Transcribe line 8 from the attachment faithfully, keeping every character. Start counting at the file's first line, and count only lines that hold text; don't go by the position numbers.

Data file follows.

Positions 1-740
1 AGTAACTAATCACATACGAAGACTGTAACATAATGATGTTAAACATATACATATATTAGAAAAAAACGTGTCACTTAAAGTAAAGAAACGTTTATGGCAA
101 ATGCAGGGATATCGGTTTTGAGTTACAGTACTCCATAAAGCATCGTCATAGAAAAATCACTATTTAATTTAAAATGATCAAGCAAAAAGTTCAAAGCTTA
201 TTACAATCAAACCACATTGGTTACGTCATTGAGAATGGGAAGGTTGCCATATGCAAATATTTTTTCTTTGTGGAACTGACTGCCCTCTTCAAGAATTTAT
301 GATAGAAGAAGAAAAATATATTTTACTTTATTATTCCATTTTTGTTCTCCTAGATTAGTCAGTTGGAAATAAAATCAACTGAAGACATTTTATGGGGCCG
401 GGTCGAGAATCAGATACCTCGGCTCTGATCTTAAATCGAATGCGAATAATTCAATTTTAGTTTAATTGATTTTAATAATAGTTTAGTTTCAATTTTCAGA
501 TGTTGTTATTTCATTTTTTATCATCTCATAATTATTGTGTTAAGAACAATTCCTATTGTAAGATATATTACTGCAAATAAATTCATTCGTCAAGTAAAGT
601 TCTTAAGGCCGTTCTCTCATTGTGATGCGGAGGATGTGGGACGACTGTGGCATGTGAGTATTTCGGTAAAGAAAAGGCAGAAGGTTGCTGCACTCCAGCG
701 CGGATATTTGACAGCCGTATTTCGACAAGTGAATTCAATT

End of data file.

601 TCTTAAGGCCGTTCTCTCATTGTGATGCGGAGGATGTGGGACGACTGTGGCATGTGAGTATTTCGGTAAAGAAAAGGCAGAAGGTTGCTGCACTCCAGCG